Almost 90 percent of its 12,500 employees had participated in a vote and more than half those taking part opposed the deal, with more than a third of ballots still to be counted.
They opposed a plan for 1,700 job losses and a 8 percent salary cut, despite the government saying over the weekend that there would be no alternative. The company's coffers are empty.
Italian press reports said Alitalia directors may as soon as Tuesday -- a public holiday in Italy -- ask the state to establish a "special administration" for a possible takeover or liquidation.
The company is de facto controlled by Etihad Airways, which acquired a 49 percent stake when it saved Alitalia from bankruptcy in 2014.
The pressure to find a solution has been intense, with Alitalia's liquidity expected to run out this month without emergency funding, leaving its fleet grounded.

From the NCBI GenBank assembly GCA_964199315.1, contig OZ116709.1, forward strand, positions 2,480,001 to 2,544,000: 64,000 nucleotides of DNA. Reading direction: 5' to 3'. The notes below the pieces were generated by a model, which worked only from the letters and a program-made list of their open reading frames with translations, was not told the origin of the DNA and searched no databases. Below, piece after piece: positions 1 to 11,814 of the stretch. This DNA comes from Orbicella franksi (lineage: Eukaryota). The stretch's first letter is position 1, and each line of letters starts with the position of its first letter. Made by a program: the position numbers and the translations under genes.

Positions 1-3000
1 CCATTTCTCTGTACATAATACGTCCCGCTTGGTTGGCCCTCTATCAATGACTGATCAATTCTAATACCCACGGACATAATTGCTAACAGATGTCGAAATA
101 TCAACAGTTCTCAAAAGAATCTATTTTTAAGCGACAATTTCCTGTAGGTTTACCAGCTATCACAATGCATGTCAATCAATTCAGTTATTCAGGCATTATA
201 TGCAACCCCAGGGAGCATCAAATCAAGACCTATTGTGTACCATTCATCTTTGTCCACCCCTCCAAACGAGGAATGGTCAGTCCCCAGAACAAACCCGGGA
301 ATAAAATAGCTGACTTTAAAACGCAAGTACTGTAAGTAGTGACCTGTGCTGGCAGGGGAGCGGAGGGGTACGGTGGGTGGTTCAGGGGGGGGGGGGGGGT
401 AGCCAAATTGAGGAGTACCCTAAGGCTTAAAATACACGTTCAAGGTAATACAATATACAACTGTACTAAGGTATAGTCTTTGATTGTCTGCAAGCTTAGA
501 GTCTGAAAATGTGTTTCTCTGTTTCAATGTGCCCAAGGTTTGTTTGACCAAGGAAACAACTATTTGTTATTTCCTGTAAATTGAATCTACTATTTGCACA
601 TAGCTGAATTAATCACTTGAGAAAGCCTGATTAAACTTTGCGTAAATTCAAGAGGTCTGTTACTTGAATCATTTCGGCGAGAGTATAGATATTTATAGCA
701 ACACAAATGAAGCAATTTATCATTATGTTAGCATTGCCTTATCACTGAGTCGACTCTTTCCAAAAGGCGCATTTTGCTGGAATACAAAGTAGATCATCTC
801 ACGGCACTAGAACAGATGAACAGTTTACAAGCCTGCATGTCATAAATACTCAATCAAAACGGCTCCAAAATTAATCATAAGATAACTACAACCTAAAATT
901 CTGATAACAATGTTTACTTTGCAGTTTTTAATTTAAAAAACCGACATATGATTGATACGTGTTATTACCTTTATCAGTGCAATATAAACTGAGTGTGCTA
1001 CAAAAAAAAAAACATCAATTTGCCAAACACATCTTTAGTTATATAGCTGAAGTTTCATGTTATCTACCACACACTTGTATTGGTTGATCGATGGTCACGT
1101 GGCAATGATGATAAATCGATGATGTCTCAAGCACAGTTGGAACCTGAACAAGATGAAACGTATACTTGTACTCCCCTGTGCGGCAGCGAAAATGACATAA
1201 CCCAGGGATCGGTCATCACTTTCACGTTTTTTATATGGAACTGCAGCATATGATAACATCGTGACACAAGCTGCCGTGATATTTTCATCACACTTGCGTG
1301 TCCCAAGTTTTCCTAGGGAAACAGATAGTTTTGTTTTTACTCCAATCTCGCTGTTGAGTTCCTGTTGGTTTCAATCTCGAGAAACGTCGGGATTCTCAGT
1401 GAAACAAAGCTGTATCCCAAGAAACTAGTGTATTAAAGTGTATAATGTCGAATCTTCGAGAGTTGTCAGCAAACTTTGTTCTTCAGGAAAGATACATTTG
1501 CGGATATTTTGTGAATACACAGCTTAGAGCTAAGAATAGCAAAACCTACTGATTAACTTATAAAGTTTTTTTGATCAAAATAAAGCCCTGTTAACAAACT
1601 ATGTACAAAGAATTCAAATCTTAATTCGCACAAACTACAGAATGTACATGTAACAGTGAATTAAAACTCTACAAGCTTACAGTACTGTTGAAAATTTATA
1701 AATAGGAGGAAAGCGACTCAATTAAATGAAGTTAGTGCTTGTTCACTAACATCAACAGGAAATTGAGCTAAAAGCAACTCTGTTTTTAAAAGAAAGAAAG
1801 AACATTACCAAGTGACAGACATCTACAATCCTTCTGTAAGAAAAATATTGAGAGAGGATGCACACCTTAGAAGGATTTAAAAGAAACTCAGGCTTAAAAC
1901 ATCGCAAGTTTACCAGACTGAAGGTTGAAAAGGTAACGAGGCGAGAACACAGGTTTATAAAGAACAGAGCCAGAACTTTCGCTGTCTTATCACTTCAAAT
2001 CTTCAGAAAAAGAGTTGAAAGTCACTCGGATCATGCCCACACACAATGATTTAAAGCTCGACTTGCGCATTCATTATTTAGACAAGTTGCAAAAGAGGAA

Etihad and the Italian banks Intesa Sanpaolo (Amsterdam: IO6.AS - news) and UniCredit (EUREX: DE000A163206.EX - news) have said they would only inject new funds if the unions agree to the new collective labour agreement and cuts.
The Italian government, which acted as a mediator in negotiations, warned on April 18 that a "no" victory would not only be costly but potentially fatal for the company.
Alitalia has been hit hard by competition from low-cost companies and has been accumulating losses for years.